When Brands Mess with Our Emotions

May 12th, 2016     by ddeal    

BudInstagram

Jess Goulart of BTRtoday recently asked me how I think branding has changed over the years. I told her that although businesses are sharing their brand stories in more inventive ways than ever before, some of the traditional elements of a successful brand remain unchanged. For instance, a company’s name and logo are powerful elements of a brand. Case in point: the Internet firestorm caused by Instagram’s new logo and Budweiser’s temporary name change.

On May 10, Budweiser went to “potentially ingenious, potentially absurd branding extremes” in the words of Fast Company‘s Mark Wilson by announcing that the King of Beers was changing the name on its cans and bottles from Budweiser to . . . America. In a press release, Budweiser noted that the renaming coincides with “what should be the most patriotic summer that this generation has ever seen, with Copa America Centenario being held on U.S. soil for the first time, Team USA competing at the Rio 2016 Olympic and Paralympic Games.” The voice of Bud noted that “that these cans and bottles aim to inspire drinkers to celebrate America and Budweiser’s shared values of freedom and authenticity.

The cans not only say America, but they contain text referring to the Pledge of Allegiance, the Star Spangled Banner, and America the Beautiful. The rollout for the special-edition cans and bottles features the tagline “America Is in Your Hands.”

Why the name change? Because nothing says America like swigging beer in the summer, right? And Budweiser has a history of appealing to patriotism with its branding. The renaming amps up something Budweiser has been doing already.

Not surprisingly, the rebrand evoked a response, and not all of it positive, as the predictable flood of tweets illustrates:

Budweiser

On the other hand, the rebrand attracted a lot of coverage from A-list news media, such as Fast Company, The New York Times, and The Wall Street Journal — the kind of coverage, as they say, that you cannot buy with advertising.

For my part, on Facebook, I couldn’t help but consider the ironies of the rebrand in this most bitterly fought and surreal of election years. Would the special-edition American carry a corrosive taste resulting from bitter political squabbling and screaming into the social media void?

Meanwhile, as social media was going crazy over Budweiser, Instagram was changing its logo. And boy, did Instagram ruffle some feathers. By shedding its well-known image of a retro camera to a more conceptual, colorful image, Instagram annoyed the many members of the digerati who loved the old look.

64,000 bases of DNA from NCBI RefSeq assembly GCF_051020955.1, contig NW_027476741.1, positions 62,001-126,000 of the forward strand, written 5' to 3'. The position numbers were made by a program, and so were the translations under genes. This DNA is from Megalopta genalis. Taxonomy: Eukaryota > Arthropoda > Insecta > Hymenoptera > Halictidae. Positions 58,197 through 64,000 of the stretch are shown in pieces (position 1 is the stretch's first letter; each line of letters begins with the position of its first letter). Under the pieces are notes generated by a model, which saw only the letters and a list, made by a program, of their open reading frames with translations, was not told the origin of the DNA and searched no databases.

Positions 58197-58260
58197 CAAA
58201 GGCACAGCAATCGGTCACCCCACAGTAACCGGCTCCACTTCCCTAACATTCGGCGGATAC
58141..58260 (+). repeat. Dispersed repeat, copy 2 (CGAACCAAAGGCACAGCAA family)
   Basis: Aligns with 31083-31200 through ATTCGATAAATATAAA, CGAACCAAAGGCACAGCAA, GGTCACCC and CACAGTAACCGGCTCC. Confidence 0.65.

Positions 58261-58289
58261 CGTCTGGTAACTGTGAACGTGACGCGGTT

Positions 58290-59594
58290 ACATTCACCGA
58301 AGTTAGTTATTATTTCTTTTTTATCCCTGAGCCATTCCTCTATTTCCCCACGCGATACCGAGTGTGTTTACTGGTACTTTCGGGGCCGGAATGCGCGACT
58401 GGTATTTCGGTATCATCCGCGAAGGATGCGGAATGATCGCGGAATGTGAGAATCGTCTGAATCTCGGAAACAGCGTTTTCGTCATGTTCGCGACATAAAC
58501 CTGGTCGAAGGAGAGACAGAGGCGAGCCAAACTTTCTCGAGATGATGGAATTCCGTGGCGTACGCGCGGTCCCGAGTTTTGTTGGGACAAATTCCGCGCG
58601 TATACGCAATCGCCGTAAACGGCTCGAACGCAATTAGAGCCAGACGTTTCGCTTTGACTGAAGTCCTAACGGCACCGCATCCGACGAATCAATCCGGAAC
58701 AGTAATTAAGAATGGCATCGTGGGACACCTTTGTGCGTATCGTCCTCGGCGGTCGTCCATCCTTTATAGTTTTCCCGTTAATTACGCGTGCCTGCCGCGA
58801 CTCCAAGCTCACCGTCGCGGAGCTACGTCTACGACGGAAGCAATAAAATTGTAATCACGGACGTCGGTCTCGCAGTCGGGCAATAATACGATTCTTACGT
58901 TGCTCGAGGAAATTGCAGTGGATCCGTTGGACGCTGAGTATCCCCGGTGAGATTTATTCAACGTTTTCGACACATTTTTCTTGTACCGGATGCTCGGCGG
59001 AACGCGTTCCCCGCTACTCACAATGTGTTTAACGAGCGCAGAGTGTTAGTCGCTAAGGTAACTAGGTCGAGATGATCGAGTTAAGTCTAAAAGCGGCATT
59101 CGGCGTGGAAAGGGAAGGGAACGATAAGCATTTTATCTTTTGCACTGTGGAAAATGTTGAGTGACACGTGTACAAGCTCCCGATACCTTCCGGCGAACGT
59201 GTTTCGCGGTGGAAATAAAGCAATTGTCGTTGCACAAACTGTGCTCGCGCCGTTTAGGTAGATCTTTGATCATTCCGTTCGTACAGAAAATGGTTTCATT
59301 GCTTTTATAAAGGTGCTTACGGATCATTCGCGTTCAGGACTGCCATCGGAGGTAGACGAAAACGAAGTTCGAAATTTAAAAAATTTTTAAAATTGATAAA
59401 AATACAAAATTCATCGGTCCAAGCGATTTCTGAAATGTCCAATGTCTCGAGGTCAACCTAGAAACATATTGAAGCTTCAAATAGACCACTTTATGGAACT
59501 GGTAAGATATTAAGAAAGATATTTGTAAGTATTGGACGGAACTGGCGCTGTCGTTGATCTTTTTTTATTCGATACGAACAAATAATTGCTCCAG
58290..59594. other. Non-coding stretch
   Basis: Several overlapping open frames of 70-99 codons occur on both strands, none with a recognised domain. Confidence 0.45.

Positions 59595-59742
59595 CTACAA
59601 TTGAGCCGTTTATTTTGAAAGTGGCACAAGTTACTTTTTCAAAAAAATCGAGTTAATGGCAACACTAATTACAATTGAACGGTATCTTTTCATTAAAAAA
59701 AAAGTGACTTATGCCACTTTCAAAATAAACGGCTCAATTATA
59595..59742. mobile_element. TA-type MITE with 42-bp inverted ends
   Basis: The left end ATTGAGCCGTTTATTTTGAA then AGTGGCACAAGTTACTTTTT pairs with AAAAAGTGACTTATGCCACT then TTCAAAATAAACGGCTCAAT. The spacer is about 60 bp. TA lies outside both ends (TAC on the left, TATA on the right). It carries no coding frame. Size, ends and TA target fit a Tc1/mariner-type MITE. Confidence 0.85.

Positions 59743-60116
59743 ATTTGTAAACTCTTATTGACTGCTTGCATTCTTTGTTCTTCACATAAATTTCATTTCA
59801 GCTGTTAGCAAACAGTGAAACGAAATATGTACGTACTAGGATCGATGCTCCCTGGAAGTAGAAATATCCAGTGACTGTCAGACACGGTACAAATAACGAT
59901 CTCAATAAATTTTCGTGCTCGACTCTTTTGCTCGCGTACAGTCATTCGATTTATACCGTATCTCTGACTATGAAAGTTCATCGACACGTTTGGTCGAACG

Instagram unveiled a new logo Wednesday, and it may well go down as one of the biggest design fails of the year,” wrote Adweek‘s Tim Nudd in an article with the strident headline, “Instagram’s New Logo Is a Travesty. Can We Change It Back? Please?” Meanwhile, Chris Gayomali of GQ pouted, “Instagram spent YEARS building up visual brand equity with its existing logo, training users where to tap, and now instead of iterating on that, it’s flushing it all down the toilet for the homescreen equivalent of a Starburst. Sad!”

And, the Internet griped, as it did with Budeiser/’Murica. Liam Stack of The New York Times summarized much of the backlash in his article, “The Great Instagram Logo Freakout of 2016,” in which he pointed out some of the sarcastic Internet memes and otherwise widespread cringing that occurred.

Budweiser might have faced some backlash with a name change. But Instagram got crapped on.

Instagram

On Medium, Ian Spalter, Instagram’s head of design, analyzed the reasons for the logo change, which is a fine read if you want to dig into the rationale, but 99 percent of Instagram’s 400 million users don’t care for the backstory. They’re either going to like what they see or barf, and context be damned.

Why? Because names and logos create emotional connections, which is what branding is all about: the power of emotion. You can do all the left-brain analysis you want to measure the power of branding, using yardsticks such as brand lift, and you can analyze your reasons for the choices you make. But numbers and explanation don’t capture the emotional appeal of a brand.

People don’t like to have their emotions messed with, and when a business changes its name or its logo, that’s exactly what happens. But just as we get over romantic break-ups, the passage of time eventually heals the emotional break caused by a change in a name or a logo. Remember the uproar when Andersen Consulting changed its name to Accenture? The critics mocked the “accent on the future” meaning. Nobody’s laughing anymore, are they? On a less dramatic scale, Google raised eyebrows in 2015 when the company tinkered with its word mark. But now we are comfortable with the san-serif Google.

Yeah, we get over the hurt that comes when a brand crumples up our loyalty into a paper ball and tosses it in our faces. We scream and pout, but we move on. For that reason, I think the Gap made a mistake in 2010 when the company ditched its new logo amid howls of protest. Had the company remained patient, I can assure you no one would care about the old logo today except for fans of nostalgia.

At a time when consumers are supposedly more empowered than ever before, ironically the uproar caused by Budweiser and Instagram remind us of an essential truth: being empowered doesn’t mean we want to call the shots completely. We want a relationship with brands. And brands wield power in that relationship. Otherwise, why would we care so much about someone changing their name or logo?


Del.icio.us Del.icio.us     Digg Digg     Technorati Technorati     Furl Furl     reddit reddit

Post a Comment

*